Nobody ever said that running the EU was going to be easy. Ms Ashton's job is clearly complex and difficult.
As the European parliament prepares for January's public hearings on President José Manuel Barroso's second Commission, the chief interest lies in the new post given to the UK's Catherine Ashton. The role is often dubbed ‘double-hatted' but as more people begin to read the Lisbon treaty a rather different, and more complex, picture emerges.
One may wonder if it was the magnificence of the job's title which appealed to Peter Mandelson, the UK business secretary: 'High Representative of the Union for Foreign Affairs and Security Policy and First Vice-President of the European Commission'. For short, let's call her the EU's foreign minister.
The job - in fact, triple-hatted - combines the former functions of Council High Representative Javier Solana and External Relations Commissioner Benita Ferrero-Waldner, along with the current Council presidency role of Swedish foreign minister Carl Bildt. Ms Ashton's main role is to initiate proposals in common foreign, security and defence policy. When she acts with the explicit support of the Commission, she obliges the Council of Ministers of foreign affairs - which she chairs - to act by qualified majority vote.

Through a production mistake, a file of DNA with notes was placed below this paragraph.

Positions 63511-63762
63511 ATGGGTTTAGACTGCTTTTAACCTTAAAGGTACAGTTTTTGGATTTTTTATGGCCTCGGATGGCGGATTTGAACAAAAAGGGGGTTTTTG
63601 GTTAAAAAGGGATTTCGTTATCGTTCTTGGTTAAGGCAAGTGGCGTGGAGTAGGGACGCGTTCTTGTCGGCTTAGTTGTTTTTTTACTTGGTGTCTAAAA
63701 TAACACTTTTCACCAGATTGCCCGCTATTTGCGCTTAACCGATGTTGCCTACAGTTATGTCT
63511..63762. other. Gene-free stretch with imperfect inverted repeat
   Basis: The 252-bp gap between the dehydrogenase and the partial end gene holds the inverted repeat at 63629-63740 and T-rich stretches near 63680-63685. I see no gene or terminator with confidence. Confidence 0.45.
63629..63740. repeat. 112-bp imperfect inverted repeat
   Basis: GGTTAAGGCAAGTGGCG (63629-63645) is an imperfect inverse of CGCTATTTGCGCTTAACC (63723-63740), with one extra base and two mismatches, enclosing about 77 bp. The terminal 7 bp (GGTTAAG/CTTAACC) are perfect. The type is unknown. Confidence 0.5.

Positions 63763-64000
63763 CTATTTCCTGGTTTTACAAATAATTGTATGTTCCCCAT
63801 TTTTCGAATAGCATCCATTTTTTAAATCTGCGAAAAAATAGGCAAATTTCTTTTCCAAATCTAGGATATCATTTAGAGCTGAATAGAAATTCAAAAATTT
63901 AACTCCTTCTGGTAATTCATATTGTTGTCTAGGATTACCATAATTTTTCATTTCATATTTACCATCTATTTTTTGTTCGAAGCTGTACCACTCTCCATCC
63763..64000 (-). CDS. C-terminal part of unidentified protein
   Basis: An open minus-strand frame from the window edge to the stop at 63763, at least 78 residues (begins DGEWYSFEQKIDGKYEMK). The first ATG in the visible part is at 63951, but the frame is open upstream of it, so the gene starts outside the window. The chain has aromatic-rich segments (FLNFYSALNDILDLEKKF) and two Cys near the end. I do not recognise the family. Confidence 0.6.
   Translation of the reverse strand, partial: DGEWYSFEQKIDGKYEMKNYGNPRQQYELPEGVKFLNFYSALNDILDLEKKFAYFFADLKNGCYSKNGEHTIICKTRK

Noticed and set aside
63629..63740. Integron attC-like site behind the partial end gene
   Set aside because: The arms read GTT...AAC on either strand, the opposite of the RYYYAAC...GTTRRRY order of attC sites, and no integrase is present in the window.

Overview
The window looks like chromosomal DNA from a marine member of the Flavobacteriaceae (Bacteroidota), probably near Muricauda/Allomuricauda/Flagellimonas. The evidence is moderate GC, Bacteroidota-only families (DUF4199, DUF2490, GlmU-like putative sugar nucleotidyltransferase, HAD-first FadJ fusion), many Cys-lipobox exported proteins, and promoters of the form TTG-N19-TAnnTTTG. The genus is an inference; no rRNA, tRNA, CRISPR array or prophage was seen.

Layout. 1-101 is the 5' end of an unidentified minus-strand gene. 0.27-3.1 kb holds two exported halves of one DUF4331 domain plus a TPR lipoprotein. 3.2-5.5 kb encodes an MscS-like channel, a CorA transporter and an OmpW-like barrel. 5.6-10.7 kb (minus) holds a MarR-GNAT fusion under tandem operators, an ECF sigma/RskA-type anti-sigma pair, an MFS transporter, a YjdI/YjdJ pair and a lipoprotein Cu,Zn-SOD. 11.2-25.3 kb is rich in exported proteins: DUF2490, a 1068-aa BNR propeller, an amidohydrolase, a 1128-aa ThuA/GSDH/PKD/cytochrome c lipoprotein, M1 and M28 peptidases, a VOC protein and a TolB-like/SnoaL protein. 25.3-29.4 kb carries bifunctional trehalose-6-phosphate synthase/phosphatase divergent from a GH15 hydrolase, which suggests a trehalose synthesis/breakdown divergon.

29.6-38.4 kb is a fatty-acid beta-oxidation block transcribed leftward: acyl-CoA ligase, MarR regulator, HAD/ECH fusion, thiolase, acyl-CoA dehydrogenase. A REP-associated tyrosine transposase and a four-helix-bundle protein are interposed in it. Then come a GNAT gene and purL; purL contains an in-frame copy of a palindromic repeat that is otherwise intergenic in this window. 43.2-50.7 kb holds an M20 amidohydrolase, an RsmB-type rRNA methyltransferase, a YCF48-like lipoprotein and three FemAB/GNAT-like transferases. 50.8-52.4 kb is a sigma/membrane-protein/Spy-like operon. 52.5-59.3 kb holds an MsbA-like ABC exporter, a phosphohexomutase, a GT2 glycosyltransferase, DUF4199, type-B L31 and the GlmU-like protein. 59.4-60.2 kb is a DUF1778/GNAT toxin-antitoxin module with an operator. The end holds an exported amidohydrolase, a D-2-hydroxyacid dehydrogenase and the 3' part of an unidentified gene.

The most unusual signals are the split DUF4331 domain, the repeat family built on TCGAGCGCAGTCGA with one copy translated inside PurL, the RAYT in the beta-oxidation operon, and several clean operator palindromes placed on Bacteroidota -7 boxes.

Ms Ashton also ensures the implementation of the decisions adopted by the European Council and the Council of Ministers. She will ‘conduct' or 'put into effect' the policies under a Council mandate, using national and Union resources. Where the European Council has defined a ‘common approach', the minister will coordinate activities. She represents the Union in these matters, conducts political dialogue with third countries and international organisations.
That Ms Ashton, vice-president of the European Commission, will convene and chair the Foreign Affairs Council is a highly significant innovation. She and the Council will ensure that member states comply with the principles of sincere loyalty and mutual political solidarity. They also aspire to 'unity, consistency and effectiveness of action'.
Where all EU states do not participate in international organisations, (including the UN Security Council) or conferences, the foreign minister will be kept informed by those which do. When the EU has a common position on an item on the agenda of the Security Council, those member states which sit on that body may invite her to present it.